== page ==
England-based psychedelic rock trio Temples came to Denver’s Gothic Theater Friday, giving fans a memorable and energy-filled show full of immersive soundscapes.
The audience slowly filed into the small theater floor as opening singer-songwriter Honey Harper delivered a performance filled with soulful ballads and a Western flair. Harper’s songs alternated between acoustic riffs, flutes, chimes and synths, and the audience swayed contently to the beat as they were immersed in the mellow rhythm.
Though Temples has always drawn musical and aesthetic inspiration from the psychedelic rock era of the late 1960s, they made it clear they were going for something completely different in their live performance. The stage lights flashed multicolored beams onto the audience as a cinematic overture rose to prominence in the venue’s speakers. The audience’s energy grew and the rock trio confidently strutted out onstage. Each band member wore reflective silver jackets and sporting shaggy long hair reminiscent of glam-rock stars from the 1980s.
Though the Gothic Theatre held less than a thousand concert-goers, Temples arrived with arena-rock charisma. The band started their set with the song “The Howl,” a high-energy anthem off their most recent album “Hot Motion.” The distorted electric guitar of lead singer and guitarist James Bagshaw echoed over the drum kit.
“If you know the words, sing along. And if you don’t know the words, sing along!” Bagshaw yelled to the raucous crowd before his next song.
The musicians bobbed and swayed as they riffed on their guitars through the performance of “Hot Motion,” their album’s title track and one of the most triumphant moments of the show. Their masterful guitar playing, a mix of high sitar notes and gritty fuzz pedal riffs, led the audience through the song.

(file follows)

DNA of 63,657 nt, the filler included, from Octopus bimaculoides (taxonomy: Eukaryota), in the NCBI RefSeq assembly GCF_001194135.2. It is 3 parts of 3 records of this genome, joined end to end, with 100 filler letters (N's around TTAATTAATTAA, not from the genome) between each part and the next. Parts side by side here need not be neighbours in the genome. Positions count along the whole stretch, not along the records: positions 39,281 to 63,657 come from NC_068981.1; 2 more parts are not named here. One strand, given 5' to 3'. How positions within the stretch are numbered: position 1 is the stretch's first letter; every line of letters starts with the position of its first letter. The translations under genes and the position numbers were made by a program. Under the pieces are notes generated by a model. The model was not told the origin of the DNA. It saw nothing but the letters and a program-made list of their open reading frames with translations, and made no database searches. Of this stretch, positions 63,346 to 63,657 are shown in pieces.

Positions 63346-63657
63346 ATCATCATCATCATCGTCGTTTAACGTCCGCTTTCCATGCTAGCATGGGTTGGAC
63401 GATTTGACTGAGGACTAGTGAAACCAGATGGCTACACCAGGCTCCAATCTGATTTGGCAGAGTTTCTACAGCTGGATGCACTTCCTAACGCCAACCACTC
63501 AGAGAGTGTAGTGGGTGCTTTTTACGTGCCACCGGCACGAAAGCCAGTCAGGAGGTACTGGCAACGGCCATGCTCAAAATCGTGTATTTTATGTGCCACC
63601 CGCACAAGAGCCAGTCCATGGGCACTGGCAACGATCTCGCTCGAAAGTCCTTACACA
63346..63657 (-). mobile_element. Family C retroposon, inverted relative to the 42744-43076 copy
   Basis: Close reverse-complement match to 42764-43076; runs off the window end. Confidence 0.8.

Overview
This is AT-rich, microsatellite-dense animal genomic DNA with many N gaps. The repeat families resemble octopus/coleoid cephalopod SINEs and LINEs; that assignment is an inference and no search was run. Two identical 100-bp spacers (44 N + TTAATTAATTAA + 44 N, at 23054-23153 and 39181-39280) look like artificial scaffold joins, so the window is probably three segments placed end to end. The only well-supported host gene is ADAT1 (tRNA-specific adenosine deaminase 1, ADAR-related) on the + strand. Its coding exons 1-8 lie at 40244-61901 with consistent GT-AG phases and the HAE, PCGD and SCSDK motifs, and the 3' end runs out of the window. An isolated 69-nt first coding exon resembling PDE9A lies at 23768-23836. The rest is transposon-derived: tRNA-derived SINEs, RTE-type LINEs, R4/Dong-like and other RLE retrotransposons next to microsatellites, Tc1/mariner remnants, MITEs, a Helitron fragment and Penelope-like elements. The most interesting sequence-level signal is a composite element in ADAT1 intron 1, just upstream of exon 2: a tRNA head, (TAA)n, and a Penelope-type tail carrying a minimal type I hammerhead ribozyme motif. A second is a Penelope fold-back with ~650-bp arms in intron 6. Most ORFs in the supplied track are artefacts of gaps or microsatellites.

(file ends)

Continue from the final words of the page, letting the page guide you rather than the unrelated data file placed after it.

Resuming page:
Temples’ live set relied heavily on nostalgia. The psychedelic and glamorous sounds in conjunction with Bagshaw’s sparkly outfit and versatile vocals recalled the androgynous persona of David Bowie. Throughout the performance, Bagshaw switched from a high-pitched voice to a lower one with ease.
The band ended the set with two of their most popular songs, “Holy Horses” and “Shelter Song.” Bagshaw smiled as the audience sang along to “Shelter Song” before letting his electric guitar ring out as he walked offstage to applause.
In typical rockstar fashion, Temples returned for an encore.
Bagshaw began the band’s final song with a simple final request, “When it gets to the loud part, I want you to mosh!”
Both Temples and the audience weren’t ready for the show to end. The trio concluded their set triumphantly with “Sand Dance.” Relying less on vocals, the band extended the song so Bagshaw could deliver a passionate guitar solo for the crowd to mosh to, bringing the evening to a close with heavy energy.
Temples currently has three albums released. A review of their most recent album “Hot Motion” can be found here. The trio plans on continuing to tour both in the U.S. and abroad. Tour dates and ticket information can be found here.
Contact CU Independent Staff Writer Ben Berman at email@example.com.